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I am writing a Delphi (Pascal) app that will do some custom parsing of a .pcap file. The .pcap file is written by Wireshare/winpcap. I found C++ sample code for parsing the .pcap file, and I converted the C++ structs to Delphi records. And I've got my app mostly done. But, one thing that I'm just not getting...

The headers for the Ethernet header, IP header and TCP header comes out to 54 bytes, assuming of course the packet in question is an Ethernet TCP/IP packet. Which is all I am working with. So, if the pcap record header incl_len is, for example, 60, then, the TCP payload would be 6 bytes, no?

Well, no, or at least it seems not necessarily. In Wireshark, you can display columns of "length" and "info". And within the "info" column, it tells you things like the sequence number, the ack number, etc. And it tells you the "len". But, I'm seeing some rows with a "length" of 60 with a "len" of 6, as I would expect. But other rows of "length" of 60 may have len = 1 or 2 or 3, etc.

Moreover, it seems that the "len" value, wherever it comes from, is the correct value for the usable data in the packet. If the len seems like it should be, say, 6 (in my example of length of 60) then if len is less than 6, then the additional bytes are just garbage or superfluous. Or maybe they have some meaning that is beyond my understanding.

So, here is my question: where the heck is Wireshark getting "len" from? As far as the "length", that does seem to be the incl_len. But, for the "len", I can't find it from any of the values in the headers. As I said, I would think it would be length-54 (assuming Ethernet TCP/IP) and it often is. But it often isn't and I haven't a clue where len is coming from but I need it.

Thanks.

asked 19 Nov '12, 05:45

PaulJ's gravatar image

PaulJ
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accept rate: 0%

Can you not just call a C library such as libpcap/WinPcap from Delphi? That's a lot easier than trying to read pcap files yourself (and than trying to read pcap-ng files as well, given that pcap-ng is the default output format of Wireshark 1.8.0 and later).

Note, BTW, that if, in a 1000-byte TCP segment over IPv4 over Ethernet, with 14 bytes of Ethernet header, 20 bytes of IPv4 header (with no options), 20 bytes of TCP header (with no options), and 1000 bytes of data, if incl_len is 128 and orig_len is 1054 (as it should be), using incl_len would not correctly indicate the TCP payload.

(19 Nov '12, 19:31) Guy Harris ♦♦

Cool, someone else besides me using Delphi to parse trace files...

If a packet has 54 bytes (14 Ethernet header, 20 IP header, 20 TCP header) and no TCP payload it would be too short to be a valid ethernet frame, which needs to be 60 bytes plus FCS = 64 Bytes. To achieve the minimum length, the frame is padded on the ethernet layer by 6 bytes. You can deduct the TCP payload length from taking the IP total length minus the IP and TCP header length.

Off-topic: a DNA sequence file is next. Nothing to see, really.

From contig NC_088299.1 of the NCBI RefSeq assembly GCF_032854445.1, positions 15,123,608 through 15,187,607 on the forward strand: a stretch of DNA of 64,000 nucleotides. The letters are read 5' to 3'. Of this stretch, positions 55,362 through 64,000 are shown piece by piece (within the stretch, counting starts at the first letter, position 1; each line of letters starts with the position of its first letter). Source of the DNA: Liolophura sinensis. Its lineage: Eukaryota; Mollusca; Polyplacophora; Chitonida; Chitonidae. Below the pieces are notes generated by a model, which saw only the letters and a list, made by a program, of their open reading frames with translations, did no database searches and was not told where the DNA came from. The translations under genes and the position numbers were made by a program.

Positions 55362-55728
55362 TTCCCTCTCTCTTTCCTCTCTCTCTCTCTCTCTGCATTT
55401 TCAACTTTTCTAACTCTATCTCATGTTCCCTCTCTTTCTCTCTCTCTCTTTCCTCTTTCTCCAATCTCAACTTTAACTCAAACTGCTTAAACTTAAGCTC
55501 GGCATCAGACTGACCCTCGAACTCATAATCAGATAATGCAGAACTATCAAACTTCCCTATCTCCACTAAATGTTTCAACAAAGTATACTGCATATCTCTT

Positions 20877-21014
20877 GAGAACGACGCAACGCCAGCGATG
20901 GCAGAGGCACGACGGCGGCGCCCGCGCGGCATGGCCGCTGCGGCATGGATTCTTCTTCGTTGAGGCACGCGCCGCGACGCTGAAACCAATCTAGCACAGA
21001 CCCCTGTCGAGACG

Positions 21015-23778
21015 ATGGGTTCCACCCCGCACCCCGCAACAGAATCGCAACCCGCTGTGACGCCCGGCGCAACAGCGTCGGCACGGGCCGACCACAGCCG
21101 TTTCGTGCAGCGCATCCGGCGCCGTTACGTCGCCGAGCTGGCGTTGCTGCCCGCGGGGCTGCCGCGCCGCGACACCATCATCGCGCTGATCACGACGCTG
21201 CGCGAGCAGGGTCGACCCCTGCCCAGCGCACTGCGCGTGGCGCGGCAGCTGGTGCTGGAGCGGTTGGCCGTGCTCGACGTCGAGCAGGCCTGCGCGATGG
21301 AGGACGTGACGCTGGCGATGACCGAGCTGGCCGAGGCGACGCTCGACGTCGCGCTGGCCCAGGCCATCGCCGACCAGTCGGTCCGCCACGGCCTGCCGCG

By the way, you only see packets with a length of 54 bytes if you're capturing on the system that is sending them, because Wireshark/Dumppcap will "pick them up" before the network card has done the padding. You can verify this by capturing on the other machine - it will show you the packets including padding. Oh, and Wireshark does not keep the FCS, which is why you'll see 60 bytes instead of 64.

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answered 19 Nov '12, 05:52

Jasper's gravatar image

Jasper ♦♦
23.8k551284
accept rate: 18%

edited 19 Nov '12, 05:58

Ah, so, there is padding if the packet is less than a minimum length. But, I'm not seeing in what you say as to how to find out how much the padding is. When you say to "deduct the TCP payload length from taking the IP total length minus the IP and TCP header length", well, that, so far, seems to give me the size including the padding. I need the len, the length of actual data.

I absolutely have to have this information for my app to work. I am getting data stretched across multiple frames that are being sent by Telnet. I sometimes get 1 or 2 or 3 bytes of usable data. My app needs to stitch it together. I can't stitch it if I don't know how much padding there is.

(19 Nov '12, 11:54) PaulJ

I converted your "answer" to a comment as that's how this site works, please read the FAQ for details.

(19 Nov '12, 13:36) grahamb ♦

take a look at the following packet:

https://www.cloudshark.org/captures/016c970ebd51

The frame length is 60 byte. The IP header starts at byte 0x0e(45 00 ..). The IP total length is 43 bytes. The IP header is 20 bytes and the TCP header is 20 bytes as well.

So: 43-20-20 = 3 bytes TCP payload and 3 bytes padding (00 00 00). Telnet data is starting at position 0x36 = 0x0e (IP start) + 0x14 (20 bytes IP header) + 0x14 (20 bytes TCP header).

(19 Nov '12, 13:54) Kurt Knochner ♦

Ah, okay. I was looking looking for something that would be, say, 57 (3 bytes payload with 54 bytes in headers) instead of 43, which doesn't include the Ethernet header. Now, I see. Thanks!

(19 Nov '12, 14:27) PaulJ

You're welcome.

(19 Nov '12, 14:31) Kurt Knochner ♦
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question asked: 19 Nov '12, 05:45

question was seen: 5,010 times

last updated: 19 Nov '12, 19:31

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